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Train Dreams

3.9 of 5 stars 3.90  ·  rating details  ·  8,281 ratings  ·  1,205 reviews
Der Tagelöhner Robert Grainier, 1886 im Norden Amerikas geboren, muss im Laufe seines langen Lebens mit ansehen, wie sich die Welt um ihn herum verändert: Die Technik hält Einzug in den Alltag der Menschen und fordert ihre Opfer. Als Grainier seine Familie verliert, gerät seine Welt vollends aus den Fugen.
Paperback, 109 pages
Published July 2006 by Rowohlt Taschenbuch (first published 2002)
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Best Westerns
113th out of 624 books — 833 voters
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Best Books of 2011 - The Critics' Choices
45th out of 97 books — 111 voters

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Community Reviews

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God needs the hermit in the woods as much as He needs the man in the pulpit.’

Denis Johnson’s Train Dreams, a novella shortlisted as a ‘Best Book of 2011’ by almost everyone from the New York Times to Esquire, and also considered for the Pulitzer, is a haunting little book that blossoms from the vine of American history. Spanning from the turn of the 20th century up until the late 60s, Johnson positions the reader to watch as the American west is transfigured by the technological growth of the n
I finished this book a few days ago and still it haunts me. During and shortly after reading it I got frustrated by all the apparent symbolism that I couldn't for the life of me put together. But stepping back and thinking about it from a non-intellectual point of view, it is just an evocative and gorgeously written book. Much of the writing is very simple and matter-of-fact, but then without you really noticing it he transitions into a very beautiful and poetic passage. There are three such pas ...more
Paquita Maria Sanchez
Owing to the fact that I have read the semi-autobiographical short story collection Jesus' Son a few times (and you should absolutely do that), I had a wrong-headed assumption about the subject matter of this novella. Based partly on the title, I figured this would be a more modern take on the same territory in JS, of the grim realities and screwed up interpersonal dynamics of off the grid types, namely junkies and alcoholics who haven't done their taxes in a decade and smell like cigarettes, pa ...more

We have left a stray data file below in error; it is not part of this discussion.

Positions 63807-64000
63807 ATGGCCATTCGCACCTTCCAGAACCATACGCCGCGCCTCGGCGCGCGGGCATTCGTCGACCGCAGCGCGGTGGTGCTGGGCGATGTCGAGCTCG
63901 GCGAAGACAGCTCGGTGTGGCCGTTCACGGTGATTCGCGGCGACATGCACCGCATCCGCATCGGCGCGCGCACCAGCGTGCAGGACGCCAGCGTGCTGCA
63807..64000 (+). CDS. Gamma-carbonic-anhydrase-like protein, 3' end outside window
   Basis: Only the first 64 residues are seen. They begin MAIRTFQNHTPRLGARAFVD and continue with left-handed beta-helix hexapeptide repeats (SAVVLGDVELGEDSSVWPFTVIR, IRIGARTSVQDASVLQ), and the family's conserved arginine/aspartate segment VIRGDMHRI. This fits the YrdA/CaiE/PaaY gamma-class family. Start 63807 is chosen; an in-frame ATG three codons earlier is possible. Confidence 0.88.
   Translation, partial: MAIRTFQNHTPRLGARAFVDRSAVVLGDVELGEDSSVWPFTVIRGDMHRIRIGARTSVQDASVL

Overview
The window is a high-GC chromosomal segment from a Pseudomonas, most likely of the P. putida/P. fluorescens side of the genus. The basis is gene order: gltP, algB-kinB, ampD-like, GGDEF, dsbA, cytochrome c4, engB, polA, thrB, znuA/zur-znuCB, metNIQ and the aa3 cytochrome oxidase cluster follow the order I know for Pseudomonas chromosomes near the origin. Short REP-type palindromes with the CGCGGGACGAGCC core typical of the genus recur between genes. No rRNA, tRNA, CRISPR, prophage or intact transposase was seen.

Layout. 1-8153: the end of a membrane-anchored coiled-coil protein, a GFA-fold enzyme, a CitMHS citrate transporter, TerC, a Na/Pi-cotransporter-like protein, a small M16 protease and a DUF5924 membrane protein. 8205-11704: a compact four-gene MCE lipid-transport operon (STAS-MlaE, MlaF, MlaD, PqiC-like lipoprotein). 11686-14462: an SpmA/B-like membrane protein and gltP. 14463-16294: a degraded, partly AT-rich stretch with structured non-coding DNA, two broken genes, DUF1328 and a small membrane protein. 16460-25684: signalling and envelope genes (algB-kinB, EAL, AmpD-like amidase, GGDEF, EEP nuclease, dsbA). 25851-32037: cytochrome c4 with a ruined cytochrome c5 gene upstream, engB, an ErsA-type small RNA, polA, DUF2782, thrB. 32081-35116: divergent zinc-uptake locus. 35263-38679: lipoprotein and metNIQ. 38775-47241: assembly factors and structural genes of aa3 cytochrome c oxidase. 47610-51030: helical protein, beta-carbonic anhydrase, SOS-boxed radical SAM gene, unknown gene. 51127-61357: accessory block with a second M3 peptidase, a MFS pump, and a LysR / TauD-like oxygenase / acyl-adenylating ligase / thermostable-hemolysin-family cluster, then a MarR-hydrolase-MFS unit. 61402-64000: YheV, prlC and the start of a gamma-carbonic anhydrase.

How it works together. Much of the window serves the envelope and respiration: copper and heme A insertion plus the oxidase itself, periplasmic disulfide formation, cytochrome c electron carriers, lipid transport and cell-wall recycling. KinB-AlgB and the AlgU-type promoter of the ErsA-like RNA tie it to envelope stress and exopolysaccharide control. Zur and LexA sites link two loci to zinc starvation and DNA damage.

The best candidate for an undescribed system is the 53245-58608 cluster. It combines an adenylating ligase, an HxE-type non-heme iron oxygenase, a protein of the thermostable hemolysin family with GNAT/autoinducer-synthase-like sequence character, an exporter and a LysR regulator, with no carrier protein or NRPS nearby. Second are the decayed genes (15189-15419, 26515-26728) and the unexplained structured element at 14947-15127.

Mike Puma

A solid story, sad and satisfying, one which might, initially, provoke feelings of déjà vu in those who’ve read A Prayer for the Dying.

An American mountain man, stoic and self-sufficient, enjoys an all too brief period of love and intimacy before tragedy and loss impose, and he’s left to fend for and only for himself. Johnson’s gentle prose resists a stereotype, rendering the protagonist credible and admirable. The inevitable wolf-girl scene defies belief but situates the story in a mythic trad

Early in this novella, but not in his chronological life, Robert Grainier feels obliged to help fellow workers grab a Chinese laborer, working in the Pacific Northwest, and throw him off a span of bridge into a gorge below. They are ultimately unsuccessful, but Death is not denied otherwise in the life of Grainier. In fact, everyone he meets seems to have a sorry end.

The story of this man (this Country?) is told in sepia-toned, non-linear vignettes. His Asian adventure (if you want to read somet
Diane S.
As a small child he arrived on a train and later would not have a clear understanding of where he came from or what his background was. For a time, as an adult he would make a living from trains, clearing the trees so more tracks could be laid, a necessity as more and more people moved West. It is the early twentieth century and great changes are taking place in the United States. Yet for the most part the West was a raw and hard place for a man to make a life and raise a family.

Told in a spare
I could not sync up with this story, expected something much bleaker. There didn't seem to be room for the inclusion of the mysterious secrets of Moya Valley and the main character's bent toward howling with the wolves at night. There was certainly nothing wrong with the writing, the tale simply did not click with me.
This novella is a work of great magical story telling. A story that will lay for some time in your thoughts, of novella length but holds depth and meaning more than many nine hundred page novels out there now. I can't stress enough on how you must read this. If I ever one day i write a novella I aspire and dream to write with this quality and craftsmanship.